Well, i understand how the SRS system works, how you gotta perceive the basics to construct the bigger meaning,
BUT ive studied japanese for 4 years already on a school(they use minna no nihongo) and ive covered the speech, reading, etc
ONE MORE BUT, the school “covers” the N4 and N5 kanji (And others, but with books, just those two) , however they dont focus on kanji.
So, this brings up my question: why cant we have an “evaluation” system, in the likes that you will have the usual lessons and reviews, but some “extra” for those who already have some knowledge of japanese, while ive just begun, the lessons are still too basic and too spaced out because aside from the designations given by WK, they are all well know by me.
Edit: what i imagining is a secondary study system, with the WK method, not evaluation/progression, they should be independent.
Hello hello, welcome! I’ll assume that you know what radicals are, and that WaniKani uses them in the teaching of kanji.
WaniKani renames quite a number of radicals, and adds some unofficial radicals as well. This is all for their mnemonic system, which is WK’s main strength for most people.
The more out-there radical names and mnemonic stories help a lot of people remember kanji, the meaning, and reading. If you skip, a lot of this system of building radicals and mnemonic stories on top of each other is lost.
The WK mnemonics work quite well for many, but of course not for all. Currently there is no evaluation test that will progress people to higher levels while also keeping said system intact, unfortunately.
I was in the same spot as you; I had studied for 4 years in university, so I knew a lot of grammar. Yet I didn’t know which was the exact on’yomi or kun’yomi reading of many of the kanjis already studied and when to use it (for words first encountered). So wk taught me to differentiate from those two by getting a feel for them.
Also, wanikani doesn’t give you all of the N5 and N4 kanji from the beginning. It mixes a bit of the other levels (N3, N2, N1). Actually, a user has to reach level 16 to have 100% of N5 kanji, and by doing so she also covers 96% of N4 kanji, 50% of N3, 24% on N2, and 3% of N1.
Another positive thing that I found, in my case, was that a lot of the vocabulary I didn’t know or at least wasn’t used to reading it fast. By level 10, (the level I am right now in) I have studied a little bit over 850 vocab in wanikani.
I recommend you to try the first 3 levels and see if you want to continue after that. You can finish them in a week, I believe.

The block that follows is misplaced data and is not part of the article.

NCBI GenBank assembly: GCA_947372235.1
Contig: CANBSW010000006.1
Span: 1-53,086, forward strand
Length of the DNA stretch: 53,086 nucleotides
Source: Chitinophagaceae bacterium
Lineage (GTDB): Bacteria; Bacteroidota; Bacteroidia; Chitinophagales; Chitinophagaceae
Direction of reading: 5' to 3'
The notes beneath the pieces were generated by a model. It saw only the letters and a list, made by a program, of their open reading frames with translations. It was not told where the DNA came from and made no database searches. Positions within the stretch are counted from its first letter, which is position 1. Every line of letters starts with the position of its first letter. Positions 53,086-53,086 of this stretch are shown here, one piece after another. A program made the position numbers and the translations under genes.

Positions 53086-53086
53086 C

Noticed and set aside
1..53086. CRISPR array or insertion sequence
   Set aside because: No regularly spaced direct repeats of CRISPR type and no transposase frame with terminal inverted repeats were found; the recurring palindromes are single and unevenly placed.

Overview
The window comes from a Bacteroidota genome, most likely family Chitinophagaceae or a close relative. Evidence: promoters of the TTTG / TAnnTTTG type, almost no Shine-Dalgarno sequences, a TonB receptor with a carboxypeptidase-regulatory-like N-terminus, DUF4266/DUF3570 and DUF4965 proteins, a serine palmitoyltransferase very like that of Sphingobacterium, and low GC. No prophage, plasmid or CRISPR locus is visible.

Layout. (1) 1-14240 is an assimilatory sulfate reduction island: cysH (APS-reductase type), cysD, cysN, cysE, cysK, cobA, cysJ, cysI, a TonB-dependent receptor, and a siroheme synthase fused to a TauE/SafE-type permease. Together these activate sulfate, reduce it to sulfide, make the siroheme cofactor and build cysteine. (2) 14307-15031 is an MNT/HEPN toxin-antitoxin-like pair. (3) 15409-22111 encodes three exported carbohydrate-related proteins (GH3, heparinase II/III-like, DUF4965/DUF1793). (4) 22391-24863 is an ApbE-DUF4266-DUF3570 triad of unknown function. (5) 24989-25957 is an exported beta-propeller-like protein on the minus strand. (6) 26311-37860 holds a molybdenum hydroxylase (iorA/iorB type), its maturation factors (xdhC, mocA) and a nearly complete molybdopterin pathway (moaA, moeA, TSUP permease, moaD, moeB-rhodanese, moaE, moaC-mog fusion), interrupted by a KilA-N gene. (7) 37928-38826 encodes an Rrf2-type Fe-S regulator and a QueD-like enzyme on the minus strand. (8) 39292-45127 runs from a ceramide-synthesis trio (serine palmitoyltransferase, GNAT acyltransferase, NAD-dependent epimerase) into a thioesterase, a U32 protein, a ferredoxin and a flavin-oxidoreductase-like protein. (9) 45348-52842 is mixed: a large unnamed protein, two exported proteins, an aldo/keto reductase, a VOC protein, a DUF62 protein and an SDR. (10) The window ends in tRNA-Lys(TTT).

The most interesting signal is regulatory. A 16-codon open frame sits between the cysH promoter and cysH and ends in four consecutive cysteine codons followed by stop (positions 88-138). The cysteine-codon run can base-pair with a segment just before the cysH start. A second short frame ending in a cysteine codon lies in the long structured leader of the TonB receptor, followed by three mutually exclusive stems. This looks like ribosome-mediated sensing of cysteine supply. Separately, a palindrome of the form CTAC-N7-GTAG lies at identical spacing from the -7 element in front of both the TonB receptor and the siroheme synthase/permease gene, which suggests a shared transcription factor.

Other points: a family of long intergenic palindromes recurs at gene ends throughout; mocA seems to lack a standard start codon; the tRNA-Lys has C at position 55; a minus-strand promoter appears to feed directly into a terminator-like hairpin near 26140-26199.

On wk stats you can find a list of all kanji on WK arranged by jlpt level, jouyou level and others. You could check and see how long it will take you see kanji you don’t know yet.
Though the first 15 levels or so are heavy on the N5-4 kanji, a lot of N3 and higher kanji are in there too. And the vocab are often of higher levels as well, so wven if you can read the kanji, you’re guaranteed to learn some new words associated with them.
I’m doing Minna no Nihongo as well, and depending how far you’ve gotten in the books, WaniKani has been a great companion. (If you want to focus on reading the kanji more, I would suggest crossing out all of the furigana: that on top of wk has really sped up my reading ability). I have worked through the first two books, doing most of that in a classroom. Right now I am doing two classes: one is at about chapter 47, the other at chapter 16 of the intermediate series. I can read most of the kanji, even if I don’t know all of the vocab, yet. But I know most of that I owe to WK. But I also started WK after I had only started learning Japanese for a month.
Yep, thats the mindset i have so far, im really enjoying the WK method, thats what im hoping. As i said in another post, is that i was hoping of something extra Within the WK method, but not necessarily being evaluated.
I can see where you’re coming from, but I think you should just enjoy the free time while it lasts
If you decide to keep going with WK after the free levels your workload will rapidly increase. Right now, there’s no need for you to spend more time on WK, right? So just enjoy the fact that it hardly takes up any of your day.
I do hope it increases(i intend to continue) - Not only these four years of study, i also practice kendo and im scheduling a trip to japan in about 12-14 months, so i do want to improve on my kanji reading
Because that’s not how the system is set up. That is obviously going to mean that certain people will feel unnecessarily constrained by the system, but WK isn’t going to be the appropriate learning tool for everyone. The system is set up to teach people with no assumption of any prior kanji knowledge. Obviously, this will mean that if you do that the beginning might seem slow and boring.
It does. This isn’t meant to be a system where you can blow through it in a month or two. It starts out slow and will be build up as you go. Less than 4 hours is probably a highly premature point to make a call on the effectiveness of the system. Besides, the downtime gives you plenty of time to practice grammar or other activities to increase your Japanese language skills.
You could get the Self-Study Script once you have a subscription and pick levels you haven’t unlocked yet, giving yourself extra practice while waiting for the new content to roll in, and giving yourself a quick ego boost on the early levels for acing every review.